Increase College Coaches' Penalties for Cheating



What is one thing you would do to fix college sports?

How to Fix College Sports Ah, would that there were one single reform that would put intercollegiate athletics on a proper course. It won't fully right the ship, but here's one idea that might help.

The NCAA system as it stands imposes a severe market restraint. The fact that athletes cannot be remunerated beyond tuition, room, board and fees, but that they sometimes produce a value in the hundreds of thousands, if not millions, of dollars, provides a direct and strong inducement to athletic directors, coaches and their staffs to cheat. At the same time, it impels large numbers of athletes to violate the panoply of arbitrary amateurism strictures from on high.

One way to break into this unvirtuous cycle is to make the coaches' penalty for cheating greater than the potential benefit from winning. The NCAA has been reluctant to impose death penalty sanctions on schools (e.g., no postseason play for next year), because this would penalize the school's athletes, not the officials who transgressed.

It is not uncommon for head coaches' these days to carry compensation packages worth $3 to $5 million annually, or more. They get paid the value their "amateur" athletes produce. Why not institute a structure of fines going from $1 to $5 million, depending on the severity of the infraction, that would be paid directly by the head coach?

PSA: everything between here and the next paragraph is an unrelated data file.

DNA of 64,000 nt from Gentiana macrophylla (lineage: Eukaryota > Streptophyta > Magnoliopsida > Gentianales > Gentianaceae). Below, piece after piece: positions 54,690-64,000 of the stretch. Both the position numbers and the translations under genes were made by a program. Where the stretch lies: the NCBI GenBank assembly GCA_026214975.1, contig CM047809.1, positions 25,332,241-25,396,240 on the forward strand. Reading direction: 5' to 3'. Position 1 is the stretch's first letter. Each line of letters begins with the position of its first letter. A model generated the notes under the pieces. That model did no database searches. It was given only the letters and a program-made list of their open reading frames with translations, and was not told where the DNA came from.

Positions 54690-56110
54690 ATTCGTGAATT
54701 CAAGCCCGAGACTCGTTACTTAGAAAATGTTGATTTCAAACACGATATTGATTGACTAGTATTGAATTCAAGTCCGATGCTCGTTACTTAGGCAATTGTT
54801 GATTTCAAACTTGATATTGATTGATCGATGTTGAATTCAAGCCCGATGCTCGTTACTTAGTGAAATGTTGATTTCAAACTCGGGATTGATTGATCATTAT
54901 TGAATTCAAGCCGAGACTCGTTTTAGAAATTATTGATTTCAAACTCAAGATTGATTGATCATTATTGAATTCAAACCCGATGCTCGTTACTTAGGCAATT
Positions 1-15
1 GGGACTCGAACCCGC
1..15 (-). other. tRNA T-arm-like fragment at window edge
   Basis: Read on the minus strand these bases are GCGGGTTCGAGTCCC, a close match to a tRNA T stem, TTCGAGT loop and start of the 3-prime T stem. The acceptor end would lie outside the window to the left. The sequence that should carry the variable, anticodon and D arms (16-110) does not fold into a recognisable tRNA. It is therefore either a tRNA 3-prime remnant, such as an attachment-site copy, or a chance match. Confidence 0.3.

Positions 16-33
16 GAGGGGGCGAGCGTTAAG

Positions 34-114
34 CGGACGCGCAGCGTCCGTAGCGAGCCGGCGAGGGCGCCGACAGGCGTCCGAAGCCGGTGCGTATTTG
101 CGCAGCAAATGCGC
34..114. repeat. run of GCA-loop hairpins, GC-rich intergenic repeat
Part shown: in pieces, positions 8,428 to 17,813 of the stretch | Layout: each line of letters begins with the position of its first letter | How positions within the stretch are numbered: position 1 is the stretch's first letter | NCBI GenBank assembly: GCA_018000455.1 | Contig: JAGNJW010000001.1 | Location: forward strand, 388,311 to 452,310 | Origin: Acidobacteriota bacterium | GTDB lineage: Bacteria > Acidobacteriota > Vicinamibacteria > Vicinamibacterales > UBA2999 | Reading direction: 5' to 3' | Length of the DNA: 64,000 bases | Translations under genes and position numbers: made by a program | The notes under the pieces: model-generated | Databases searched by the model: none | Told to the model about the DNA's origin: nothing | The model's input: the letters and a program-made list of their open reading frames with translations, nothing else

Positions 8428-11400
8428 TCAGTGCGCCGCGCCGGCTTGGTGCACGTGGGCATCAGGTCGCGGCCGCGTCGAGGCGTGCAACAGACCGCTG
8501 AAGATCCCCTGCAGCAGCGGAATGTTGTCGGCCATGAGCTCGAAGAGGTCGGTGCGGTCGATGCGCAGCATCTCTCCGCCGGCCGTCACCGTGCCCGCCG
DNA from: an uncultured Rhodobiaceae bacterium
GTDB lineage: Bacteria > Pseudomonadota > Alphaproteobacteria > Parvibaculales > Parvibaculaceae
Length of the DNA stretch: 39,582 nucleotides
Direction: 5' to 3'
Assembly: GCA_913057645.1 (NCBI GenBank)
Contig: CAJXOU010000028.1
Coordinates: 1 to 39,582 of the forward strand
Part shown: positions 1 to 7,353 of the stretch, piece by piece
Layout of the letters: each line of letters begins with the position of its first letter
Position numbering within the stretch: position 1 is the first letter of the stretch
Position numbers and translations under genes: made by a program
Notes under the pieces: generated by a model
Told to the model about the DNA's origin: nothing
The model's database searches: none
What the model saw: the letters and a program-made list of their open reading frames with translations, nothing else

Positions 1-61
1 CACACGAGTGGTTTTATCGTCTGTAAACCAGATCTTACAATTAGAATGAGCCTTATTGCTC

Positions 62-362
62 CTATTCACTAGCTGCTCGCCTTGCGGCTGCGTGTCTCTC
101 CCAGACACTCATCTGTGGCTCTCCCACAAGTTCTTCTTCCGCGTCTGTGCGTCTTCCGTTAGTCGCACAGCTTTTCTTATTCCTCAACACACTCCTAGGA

This idea, along with many others, would push behavior in the right direction. The reason it has not been implemented, and will not be, however, is that the NCAA functions essentially as a trade association of ADs, coaches and conference commissioners. The NCAA will not legislate against itself. Any meaningful reform will require the ACE (national association of college presidents), the AGB (national association of college governing boards) or the U.S. Congress to promote and enforce. Don't count on the U.S. Congress.